Neuropsychological Changes in Primary Hyperparathyroidism after Parathyroidectomy
Neuropsychiatric symptoms (NPSs) of sporadic primary hyperparathyroidism (PHPT) are often subtle and effects of parathyroidectomy (PTX) on symptoms remains poorly characterized. Our aim was to evaluate effects of PTX on NPS in patients with PHPT. A prospective questionnaire was distributed to all patients undergoing PTX and to a thyroidectomy (TX) control group. The questionnaire included the validated scales Patient Health Questionnaire-9 (PHQ-9) and Generalized Anxiety Disorder-7 (GAD-7) to assess for depression and anxiety respectively, as well as questions modified from Pasieka’s Parathyroid Assessment of Symptoms (M-PAS). Point values were assigned to questionnaire answers to create a score, with a maximum of 63. Fifty-eight patients underwent PTX (58.6%) and 41 TX (41.4%). Mean preoperative scores were greater in PTX versus TX patients in total score, PHQ-9, GAD-7, and M-PAS (all P < 0.05). Post-PTX scores were lower than pre-PTX in total score, PHQ-9, GAD-7, and M-PAS (all P < 0.05), but not in pre- and post-TX. Post-PTX 69.0 and 82.8 per cent of patients showed no symptoms of depression and anxiety, respectively, compared with 37.9 and 56.9 per cent pre-PTX. A total of 16.2 and 10.3 per cent of patients had moderately severe to severe depression and anxiety, which fell to 0 per cent post-PTX. NPSs are more common in patients with PHPT when compared with TX. Patients undergoing PTX have improvements in NPS. NPS scoring should occur in all patients with PHPT and severity of NPS should be considered a relative indication for PTX.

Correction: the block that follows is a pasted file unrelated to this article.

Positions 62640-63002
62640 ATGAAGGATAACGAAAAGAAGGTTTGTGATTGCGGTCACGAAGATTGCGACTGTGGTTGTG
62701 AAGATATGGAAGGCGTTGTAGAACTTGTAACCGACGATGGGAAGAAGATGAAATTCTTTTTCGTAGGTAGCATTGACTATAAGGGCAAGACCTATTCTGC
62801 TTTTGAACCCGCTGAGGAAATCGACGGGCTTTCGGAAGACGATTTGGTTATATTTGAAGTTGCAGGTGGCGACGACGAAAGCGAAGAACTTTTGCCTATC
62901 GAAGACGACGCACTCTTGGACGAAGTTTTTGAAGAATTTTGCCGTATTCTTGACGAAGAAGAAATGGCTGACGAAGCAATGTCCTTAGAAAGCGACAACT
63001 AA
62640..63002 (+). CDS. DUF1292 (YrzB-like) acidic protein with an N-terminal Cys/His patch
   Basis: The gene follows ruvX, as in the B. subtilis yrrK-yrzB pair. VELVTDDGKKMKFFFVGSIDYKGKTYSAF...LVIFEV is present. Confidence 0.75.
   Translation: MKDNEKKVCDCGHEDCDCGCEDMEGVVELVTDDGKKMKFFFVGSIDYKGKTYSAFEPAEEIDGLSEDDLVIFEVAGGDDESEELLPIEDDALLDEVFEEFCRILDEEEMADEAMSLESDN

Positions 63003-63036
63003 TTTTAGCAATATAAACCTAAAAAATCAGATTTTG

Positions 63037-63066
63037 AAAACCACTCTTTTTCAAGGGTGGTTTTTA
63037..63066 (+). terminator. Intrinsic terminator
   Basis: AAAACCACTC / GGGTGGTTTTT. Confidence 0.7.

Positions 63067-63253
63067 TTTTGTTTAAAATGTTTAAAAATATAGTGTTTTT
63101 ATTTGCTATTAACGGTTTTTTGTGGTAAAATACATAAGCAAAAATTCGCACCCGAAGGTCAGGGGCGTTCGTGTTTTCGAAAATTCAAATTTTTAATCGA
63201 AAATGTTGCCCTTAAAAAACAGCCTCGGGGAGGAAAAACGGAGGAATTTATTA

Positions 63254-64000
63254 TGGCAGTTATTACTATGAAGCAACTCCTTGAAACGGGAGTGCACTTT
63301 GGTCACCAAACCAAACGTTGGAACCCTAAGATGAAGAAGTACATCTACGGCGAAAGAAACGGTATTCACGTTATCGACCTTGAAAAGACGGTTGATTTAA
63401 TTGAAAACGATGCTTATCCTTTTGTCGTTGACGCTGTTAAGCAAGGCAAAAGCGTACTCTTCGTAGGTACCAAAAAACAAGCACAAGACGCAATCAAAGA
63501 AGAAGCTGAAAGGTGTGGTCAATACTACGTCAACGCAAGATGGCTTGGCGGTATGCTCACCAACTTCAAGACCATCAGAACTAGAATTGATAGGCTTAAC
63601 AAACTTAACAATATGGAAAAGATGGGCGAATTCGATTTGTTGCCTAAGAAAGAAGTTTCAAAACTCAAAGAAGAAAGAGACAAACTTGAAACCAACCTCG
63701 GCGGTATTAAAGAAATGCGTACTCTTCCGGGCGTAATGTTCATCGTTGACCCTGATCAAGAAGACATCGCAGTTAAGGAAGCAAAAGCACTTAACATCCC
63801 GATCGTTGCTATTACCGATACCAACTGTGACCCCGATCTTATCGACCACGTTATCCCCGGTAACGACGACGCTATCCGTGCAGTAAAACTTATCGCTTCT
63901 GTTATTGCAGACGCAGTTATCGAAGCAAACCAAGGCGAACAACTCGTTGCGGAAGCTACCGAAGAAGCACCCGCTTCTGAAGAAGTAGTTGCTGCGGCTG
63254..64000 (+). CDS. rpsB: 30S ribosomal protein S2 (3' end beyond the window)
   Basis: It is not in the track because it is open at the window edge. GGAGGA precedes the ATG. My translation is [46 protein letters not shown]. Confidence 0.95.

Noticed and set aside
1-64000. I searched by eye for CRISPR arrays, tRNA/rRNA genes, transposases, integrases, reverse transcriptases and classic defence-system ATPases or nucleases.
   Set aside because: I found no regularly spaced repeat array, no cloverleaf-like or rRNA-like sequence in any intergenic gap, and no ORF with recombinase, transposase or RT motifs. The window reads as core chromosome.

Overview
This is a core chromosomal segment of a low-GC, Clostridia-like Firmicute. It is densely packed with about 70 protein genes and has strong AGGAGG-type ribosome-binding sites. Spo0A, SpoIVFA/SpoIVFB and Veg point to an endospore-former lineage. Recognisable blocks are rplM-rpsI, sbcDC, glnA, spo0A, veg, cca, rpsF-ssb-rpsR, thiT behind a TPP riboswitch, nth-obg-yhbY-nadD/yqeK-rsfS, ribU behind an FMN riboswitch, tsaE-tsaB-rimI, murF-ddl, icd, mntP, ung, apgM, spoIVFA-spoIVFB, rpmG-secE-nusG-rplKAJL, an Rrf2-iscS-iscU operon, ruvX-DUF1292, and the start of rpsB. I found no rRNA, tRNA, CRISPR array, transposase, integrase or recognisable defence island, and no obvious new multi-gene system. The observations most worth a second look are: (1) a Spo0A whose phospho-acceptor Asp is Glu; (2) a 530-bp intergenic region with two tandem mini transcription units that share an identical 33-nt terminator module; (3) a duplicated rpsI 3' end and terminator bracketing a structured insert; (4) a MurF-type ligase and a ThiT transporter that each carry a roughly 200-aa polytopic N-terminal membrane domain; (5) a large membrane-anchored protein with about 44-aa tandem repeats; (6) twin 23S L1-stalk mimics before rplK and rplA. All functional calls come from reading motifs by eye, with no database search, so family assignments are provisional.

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Document Type: Research Article
Affiliations: Division of General Surgery, Department of Surgery, Emory University, Atlanta, Georgia, USA
Publication date: September 1, 2016
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